Posts Tagged With: feelings

I said no

My good friend, arguably my best friend, asked a favour of me yesterday: would I keep an eye on her house while she and her family were on vacation? Not an unreasonable request. I’ve done it before. I know she thought I would say yes but as we stood in her entryway I hesitated. Then she said, “You don’t have to say yes.” I said I would have to think about it and I would let her know — not really aware of the fact that she and the kids were leaving today, until she said, “Well, M (her husband) will still be here for another week, so you can just come pick up the key.I said no. Standing right there, about 75 seconds after I had told her I would have to think about it, I looked at her and said, “I’m going to say no. I don’t think I can do it.” (And let’s not even talk about the key, okay?)

I left, and for the next, oh I don’t know, 12 hours or so, was having all kinds of agita because I said no to her. What kind of a friend am I? Haven’t I told her time and again that she can always ask me for help if she needs it? That I will always be there/here for her? That she should never feel like she’s taking advantage of me? Yep. And I said no.

Listen, I’m still not settled. But you know what? She doesn’t want to ask me for help anymore. She doesn’t want to ask me for anything. We’ve had a not-necessarily-troublesome-but-still-not-normal (for us) relationship over the past 10+ months. It has seemed to me that she has withdrawn from the friendship, even felt like I had been cut out of her life. I questioned her about that, she said it wasn’t her intention and she would try to be a better friend. I pointed out that I didn’t need her to be a “better” friend, I just needed her to be the friend that she always had been.

So, we work together at our kids’ school, running the biggest annual fundraiser that we put on. We have to see each other, we have to go places together, we have to make it work. And it does indeed work well, we work well together. And it did work again this year. And then, it was back to this distance between us. We’d see each other at the gym once or twice a week, but that was it.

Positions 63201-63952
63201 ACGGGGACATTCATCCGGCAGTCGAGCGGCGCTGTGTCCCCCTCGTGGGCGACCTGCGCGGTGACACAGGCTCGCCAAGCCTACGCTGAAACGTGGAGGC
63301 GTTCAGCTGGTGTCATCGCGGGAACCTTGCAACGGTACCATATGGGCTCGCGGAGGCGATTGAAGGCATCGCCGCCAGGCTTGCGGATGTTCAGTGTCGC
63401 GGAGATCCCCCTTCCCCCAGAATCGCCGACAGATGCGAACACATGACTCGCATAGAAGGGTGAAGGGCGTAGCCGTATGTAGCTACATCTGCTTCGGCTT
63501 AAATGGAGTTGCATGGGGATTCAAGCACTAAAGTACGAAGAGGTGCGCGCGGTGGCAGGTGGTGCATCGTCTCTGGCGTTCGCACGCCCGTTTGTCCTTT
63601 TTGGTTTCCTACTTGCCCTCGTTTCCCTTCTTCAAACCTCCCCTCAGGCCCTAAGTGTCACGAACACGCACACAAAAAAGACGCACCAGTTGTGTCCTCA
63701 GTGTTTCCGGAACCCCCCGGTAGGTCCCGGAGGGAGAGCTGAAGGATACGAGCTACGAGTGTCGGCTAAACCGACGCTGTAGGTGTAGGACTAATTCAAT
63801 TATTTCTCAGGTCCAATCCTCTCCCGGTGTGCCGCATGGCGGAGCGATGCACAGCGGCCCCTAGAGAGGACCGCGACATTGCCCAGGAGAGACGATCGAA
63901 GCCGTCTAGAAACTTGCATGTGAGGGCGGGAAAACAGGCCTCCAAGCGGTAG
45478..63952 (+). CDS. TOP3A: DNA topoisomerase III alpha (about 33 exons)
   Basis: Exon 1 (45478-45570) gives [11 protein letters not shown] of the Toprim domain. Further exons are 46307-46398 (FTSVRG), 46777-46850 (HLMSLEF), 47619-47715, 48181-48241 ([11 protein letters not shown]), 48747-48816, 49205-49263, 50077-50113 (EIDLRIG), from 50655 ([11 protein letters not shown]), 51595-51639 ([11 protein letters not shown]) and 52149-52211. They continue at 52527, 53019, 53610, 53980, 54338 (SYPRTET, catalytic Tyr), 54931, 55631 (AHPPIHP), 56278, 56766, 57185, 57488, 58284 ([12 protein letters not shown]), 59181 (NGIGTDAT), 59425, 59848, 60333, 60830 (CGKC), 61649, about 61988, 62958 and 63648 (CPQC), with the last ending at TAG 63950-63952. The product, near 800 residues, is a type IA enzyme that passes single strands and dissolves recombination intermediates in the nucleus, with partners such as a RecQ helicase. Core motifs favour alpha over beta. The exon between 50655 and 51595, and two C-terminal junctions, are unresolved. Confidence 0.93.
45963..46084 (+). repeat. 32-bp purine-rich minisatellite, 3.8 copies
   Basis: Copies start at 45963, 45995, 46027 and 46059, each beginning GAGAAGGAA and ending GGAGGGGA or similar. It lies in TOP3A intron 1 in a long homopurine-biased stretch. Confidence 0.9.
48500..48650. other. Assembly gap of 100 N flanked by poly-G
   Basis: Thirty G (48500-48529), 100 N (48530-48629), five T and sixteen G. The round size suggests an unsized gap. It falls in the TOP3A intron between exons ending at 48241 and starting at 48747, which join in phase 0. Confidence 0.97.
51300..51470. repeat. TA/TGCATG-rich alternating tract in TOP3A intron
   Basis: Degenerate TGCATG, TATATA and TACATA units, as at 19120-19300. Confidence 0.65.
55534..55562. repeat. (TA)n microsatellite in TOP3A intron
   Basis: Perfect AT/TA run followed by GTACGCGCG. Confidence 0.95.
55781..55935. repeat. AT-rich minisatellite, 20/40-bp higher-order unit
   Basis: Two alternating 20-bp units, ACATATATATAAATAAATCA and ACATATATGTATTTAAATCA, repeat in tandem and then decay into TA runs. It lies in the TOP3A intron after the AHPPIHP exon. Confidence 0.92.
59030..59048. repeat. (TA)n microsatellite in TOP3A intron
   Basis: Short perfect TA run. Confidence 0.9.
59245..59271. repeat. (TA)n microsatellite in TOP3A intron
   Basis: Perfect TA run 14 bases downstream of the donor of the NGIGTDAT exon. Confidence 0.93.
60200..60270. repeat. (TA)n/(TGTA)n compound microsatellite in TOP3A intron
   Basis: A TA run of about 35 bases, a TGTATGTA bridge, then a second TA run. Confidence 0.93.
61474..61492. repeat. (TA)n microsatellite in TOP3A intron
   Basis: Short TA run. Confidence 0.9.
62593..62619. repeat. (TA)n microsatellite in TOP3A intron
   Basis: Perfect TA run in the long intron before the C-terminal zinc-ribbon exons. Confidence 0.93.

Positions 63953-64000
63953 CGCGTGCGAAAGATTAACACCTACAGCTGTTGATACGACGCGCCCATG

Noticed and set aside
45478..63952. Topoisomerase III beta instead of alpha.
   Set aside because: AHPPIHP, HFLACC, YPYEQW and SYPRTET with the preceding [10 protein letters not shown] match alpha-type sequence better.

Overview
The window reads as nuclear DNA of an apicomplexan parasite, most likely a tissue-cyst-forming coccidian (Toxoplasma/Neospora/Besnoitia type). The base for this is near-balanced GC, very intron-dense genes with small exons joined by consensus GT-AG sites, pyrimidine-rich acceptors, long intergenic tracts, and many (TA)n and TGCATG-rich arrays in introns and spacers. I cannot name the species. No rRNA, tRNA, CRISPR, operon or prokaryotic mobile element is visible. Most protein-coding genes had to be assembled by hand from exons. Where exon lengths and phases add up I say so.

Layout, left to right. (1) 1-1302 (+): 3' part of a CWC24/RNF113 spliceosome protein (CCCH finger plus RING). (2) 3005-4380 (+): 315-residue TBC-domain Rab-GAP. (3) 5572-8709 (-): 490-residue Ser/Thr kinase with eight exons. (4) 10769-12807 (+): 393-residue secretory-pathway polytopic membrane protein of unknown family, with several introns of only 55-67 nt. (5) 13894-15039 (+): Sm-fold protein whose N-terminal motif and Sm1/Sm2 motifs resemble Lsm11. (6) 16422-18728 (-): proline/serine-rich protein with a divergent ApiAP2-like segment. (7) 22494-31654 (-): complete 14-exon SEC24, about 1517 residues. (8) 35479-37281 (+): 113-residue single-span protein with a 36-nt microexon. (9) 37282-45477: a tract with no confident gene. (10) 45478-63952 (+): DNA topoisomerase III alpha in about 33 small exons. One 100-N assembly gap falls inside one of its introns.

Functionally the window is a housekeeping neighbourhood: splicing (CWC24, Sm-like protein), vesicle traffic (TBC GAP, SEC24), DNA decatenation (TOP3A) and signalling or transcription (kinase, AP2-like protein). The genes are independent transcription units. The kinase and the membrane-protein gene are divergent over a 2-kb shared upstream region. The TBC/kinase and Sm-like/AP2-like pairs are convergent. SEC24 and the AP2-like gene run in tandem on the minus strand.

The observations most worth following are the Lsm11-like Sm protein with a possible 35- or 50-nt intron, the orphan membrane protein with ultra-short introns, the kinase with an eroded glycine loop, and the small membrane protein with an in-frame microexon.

The school year ended, we had no contact for about the first three weeks of summer vacation, and then we both went out with a mutual friend for a girls’ night. I hadn’t really even known she was coming with us. We talked a bit, but we were in a group. A few days later I got a text asking if BoyGenius and I would like to join her, her three kids and two additional children at a local pool/park. BoyGenius was away so I said thank you, but no. The next week BG and I were going to swim at another local pool and I thought I’d be nice and ask them to come along. Her kids would rather stay at home with their own little pool, would we like to come there. Since her son is my son’s best friend, and they hadn’t seen each other in a while, either, we said yes. It was an enjoyable enough afternoon, but things still don’t seem right.

Another couple of weeks have gone by, her son spent 5 days/nights at my house, we all went out for dinner once, and now we’re pretty much caught up in the timeline. I was out shopping the other day and as I walked into a store, a gorgeous blouse caught my eye, and the first thought I had was how good it would look on my bff, so I bought it for her. Took it to her yesterday because I knew they would be leaving for vacation soon. That’s when she says,”Oh, since you’re here, ….” And that’s when I said no.

Here’s the thing. I know, I said I would always help her if she needed it; I said she could ask me anything; I said I would take care of her. Those things haven’t changed. They are not now untruths. I have not forsaken her. But that’s not what this was. At least not how I see it. This almost felt like being taken for granted. Or something like that. I don’t know, maybe I overthink things sometimes (definitely) and maybe this is one of those times (definitely), but I think if she had talked to me about it even, say, two weeks ago, I probably would have said yes. But she didn’t. So I said no. I mean, what if I hadn’t stopped by? Would I have gotten a text a few days later? Did she just mis-plan her time and not get it done? Did she ask someone else who cancelled at the last minute? Did she forget? I don’t know. We don’t really talk that much anymore so I don’t really know what’s going on in her life.

So here we are. I said no. And I feel bad. Sort of (definitely). Bad enough that I had to write it out. And now I feel bad about that. Like I’m somehow betraying the friendship because I’m telling you all about it. Not her. But I don’t have the opportunity to talk to her about it, and I’m pretty sure she won’t want to hear it anyway. A few months ago I got a “You know you can talk to me about anything, right?” and I responded with a “You know that’s not true anymore, right?” It didn’t go any further.